Quite what Dorothy’s display has got to do with the price of fish, cartilaginous or otherwise, I’m not too sure but at least her installation is witty and well-presented, which is something of a contrast to the one that Claire Barclay has constructed within the nearby Stephen Friedman Gallery. Composed of a pair of customised pillows draped over a steel armature support, and with some ceramics pipes at its base, I’m just not sure what this is meant to be about. I don’t think it’s trying to be visually pretty or trying to represent anything in particular, or trying to symbolise some scene or sentiment, but I can’t pick up on any other visual references, political, sociological, feminist or art historical, either. I’m left floundering like Cross’ submarine and as unsatisfied as her shark is going to be. I’m sure Barclay is sincere about her art but what on earth is it’s point? What emotion or thought is the artist trying to prompt within the viewer beyond those of incomprehension, irritation or indifference? I ask one of the Gallery assistants for help and she hands me a leaflet but it’s the usual gallery-speak nonsense, ‘…surreal reflection of the world around us…unique language…beautifully refined and yet subtly unkempt…making is both a physical and a conceptual act.’ I’m still baffled and if there is a meaning to unlock, or reference to pick up on, or some other message being sent out then I guess I just must be on the wrong wavelength to receive it.
At least the show across the road at Friedman’s other Gallery is quickly comprehensible. Wayne Gonzales has picked out some of Walker Evans famous photographs of ‘30s dustbowl America and recreated them through his very distinctive cross hatch drawing style. To be able to create a convincing image, with a good feeling for perspective and depth, just by stacking up different densities of tiny, overlapping lines is a very clever thing to be able to do. I’m hesitant to afford him quite such a compliment, but I think that the very economy and ethereality of his works make some of the images almost as poignant as some of the original prints.
Continuing in a westerly direction I get to Spruth Magers whereupon entering I feel like something of a party crasher. Instead of the usual silent gallery hum, I hear the giggle and chatter of a group of well-heeled ladies who, I assume, prior to lunching, like to take in a spot of culture…and also perhaps flirt with the smart young man who has got the job of chaperoning them round the smarter parts of the artworld, explaining to them what the art is all about.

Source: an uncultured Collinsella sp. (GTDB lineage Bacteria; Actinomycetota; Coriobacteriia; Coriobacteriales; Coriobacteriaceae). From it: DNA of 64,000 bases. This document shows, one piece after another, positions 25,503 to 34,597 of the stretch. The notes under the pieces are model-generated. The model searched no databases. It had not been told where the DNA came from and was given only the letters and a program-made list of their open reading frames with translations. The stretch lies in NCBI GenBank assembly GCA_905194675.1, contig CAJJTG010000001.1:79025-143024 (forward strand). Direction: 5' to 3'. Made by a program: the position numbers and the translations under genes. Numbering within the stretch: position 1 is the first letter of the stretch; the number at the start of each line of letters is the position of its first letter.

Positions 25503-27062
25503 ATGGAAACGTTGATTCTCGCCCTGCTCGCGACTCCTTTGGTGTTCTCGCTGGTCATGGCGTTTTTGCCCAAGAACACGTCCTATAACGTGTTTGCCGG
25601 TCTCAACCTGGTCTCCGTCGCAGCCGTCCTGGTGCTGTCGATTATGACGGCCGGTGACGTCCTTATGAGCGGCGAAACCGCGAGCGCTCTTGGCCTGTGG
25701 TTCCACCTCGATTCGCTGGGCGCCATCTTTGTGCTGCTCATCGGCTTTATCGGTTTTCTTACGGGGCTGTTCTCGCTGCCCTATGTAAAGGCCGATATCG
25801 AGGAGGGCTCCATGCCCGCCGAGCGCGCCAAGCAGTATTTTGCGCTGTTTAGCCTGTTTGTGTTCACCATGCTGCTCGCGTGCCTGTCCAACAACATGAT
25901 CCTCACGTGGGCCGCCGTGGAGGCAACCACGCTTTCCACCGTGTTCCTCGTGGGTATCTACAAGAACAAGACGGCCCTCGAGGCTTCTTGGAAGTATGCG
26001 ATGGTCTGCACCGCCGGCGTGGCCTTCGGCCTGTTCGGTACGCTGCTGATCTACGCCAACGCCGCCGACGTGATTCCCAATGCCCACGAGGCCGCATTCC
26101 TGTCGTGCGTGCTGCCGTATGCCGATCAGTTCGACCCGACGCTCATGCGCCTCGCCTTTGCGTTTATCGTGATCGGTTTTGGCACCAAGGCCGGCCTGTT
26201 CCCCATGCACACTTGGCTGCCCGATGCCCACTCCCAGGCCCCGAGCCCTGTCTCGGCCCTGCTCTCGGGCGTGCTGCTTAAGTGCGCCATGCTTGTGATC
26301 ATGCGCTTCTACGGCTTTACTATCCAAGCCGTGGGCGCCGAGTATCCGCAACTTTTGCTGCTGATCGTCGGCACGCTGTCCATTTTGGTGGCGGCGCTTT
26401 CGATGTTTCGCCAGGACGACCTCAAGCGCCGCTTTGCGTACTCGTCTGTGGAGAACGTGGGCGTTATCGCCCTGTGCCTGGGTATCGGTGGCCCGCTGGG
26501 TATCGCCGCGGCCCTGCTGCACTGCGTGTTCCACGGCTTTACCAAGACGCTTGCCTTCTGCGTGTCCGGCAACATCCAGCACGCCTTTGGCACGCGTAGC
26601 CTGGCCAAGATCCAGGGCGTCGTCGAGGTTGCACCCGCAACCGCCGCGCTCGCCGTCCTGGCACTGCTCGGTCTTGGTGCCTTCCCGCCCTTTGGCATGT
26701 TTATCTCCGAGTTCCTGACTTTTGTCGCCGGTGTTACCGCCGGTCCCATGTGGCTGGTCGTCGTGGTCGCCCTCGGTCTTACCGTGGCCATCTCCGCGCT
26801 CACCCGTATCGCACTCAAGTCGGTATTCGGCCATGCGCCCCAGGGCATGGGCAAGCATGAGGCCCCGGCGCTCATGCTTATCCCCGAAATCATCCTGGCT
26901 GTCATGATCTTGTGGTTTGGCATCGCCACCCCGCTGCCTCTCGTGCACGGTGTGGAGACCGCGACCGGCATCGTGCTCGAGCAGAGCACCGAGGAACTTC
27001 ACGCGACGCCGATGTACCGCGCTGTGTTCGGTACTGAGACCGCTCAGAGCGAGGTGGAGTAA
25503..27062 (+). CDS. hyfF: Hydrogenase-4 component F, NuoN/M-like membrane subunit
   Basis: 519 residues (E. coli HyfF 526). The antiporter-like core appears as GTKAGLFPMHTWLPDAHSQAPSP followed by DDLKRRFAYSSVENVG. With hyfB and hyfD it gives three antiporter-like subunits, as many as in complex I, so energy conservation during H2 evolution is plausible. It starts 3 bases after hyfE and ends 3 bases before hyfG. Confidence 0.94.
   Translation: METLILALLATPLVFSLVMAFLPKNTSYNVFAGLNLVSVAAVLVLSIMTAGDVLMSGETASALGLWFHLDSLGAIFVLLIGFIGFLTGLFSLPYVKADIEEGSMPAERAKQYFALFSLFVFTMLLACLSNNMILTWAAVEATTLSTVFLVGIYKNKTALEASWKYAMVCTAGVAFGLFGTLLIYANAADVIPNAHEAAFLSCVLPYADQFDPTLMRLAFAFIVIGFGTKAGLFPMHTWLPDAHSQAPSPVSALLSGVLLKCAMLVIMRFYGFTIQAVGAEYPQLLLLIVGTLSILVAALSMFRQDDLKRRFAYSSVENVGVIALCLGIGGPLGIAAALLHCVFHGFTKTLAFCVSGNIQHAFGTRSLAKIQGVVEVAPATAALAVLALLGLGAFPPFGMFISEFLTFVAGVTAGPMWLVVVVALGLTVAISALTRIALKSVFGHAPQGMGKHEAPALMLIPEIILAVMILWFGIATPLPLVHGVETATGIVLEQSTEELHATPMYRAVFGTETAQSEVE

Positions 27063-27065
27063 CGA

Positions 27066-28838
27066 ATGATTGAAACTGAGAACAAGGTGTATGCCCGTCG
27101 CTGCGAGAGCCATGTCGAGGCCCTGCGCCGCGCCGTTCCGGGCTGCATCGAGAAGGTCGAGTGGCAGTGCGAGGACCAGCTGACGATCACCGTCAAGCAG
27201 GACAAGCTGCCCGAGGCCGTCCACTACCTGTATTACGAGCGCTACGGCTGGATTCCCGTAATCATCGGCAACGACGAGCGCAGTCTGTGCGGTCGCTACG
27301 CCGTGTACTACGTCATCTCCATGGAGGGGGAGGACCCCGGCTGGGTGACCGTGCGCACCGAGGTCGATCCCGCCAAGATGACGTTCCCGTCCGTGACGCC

Well, that’s what I reckon. And if they were, in fact, a group of dinner ladies, girl guide mistresses or, indeed, members of the Dagenham Girls Pipers who decided that for their annual Christmas outing they would forgo the local panto and instead interrogate some contemporary art, well, please accept my apologies. It’s really none of my business and far better that they get out and about than sit at home sipping Sanatogen and dozing off in front of Countdown.
I digress. When the ladies do finally depart, and quiescence returns, I’m left alone with s show of Thomas Demand’s photographs. Demand is famous for making incredibly clever and convincing paper and card replicas of everyday household objects but I get the feeling that he’s got a bit fed up of all the effort that kind of work demands. It must take forever to dream up the designs and then carefully cut and bend and fold and pin and tape and glue all the bits together. I think he must have decided that there are easier ways of making an artistic living, as we can witness here with his large scale photographs of office paraphernalia. The snaps seem mainly to consist of sheets of paper taken from unfamiliar angles, and while they’re not exactly devastatingly exciting, they make pretty enough compositions. They’re clearly sufficient to help make certain select sections of the public giggle and chatter with approbation but, since you know where I tend to lunch, you can probably guess that I’m stuck in a slightly less chucklesome demographic and, consequently, not quite so energetically enamoured.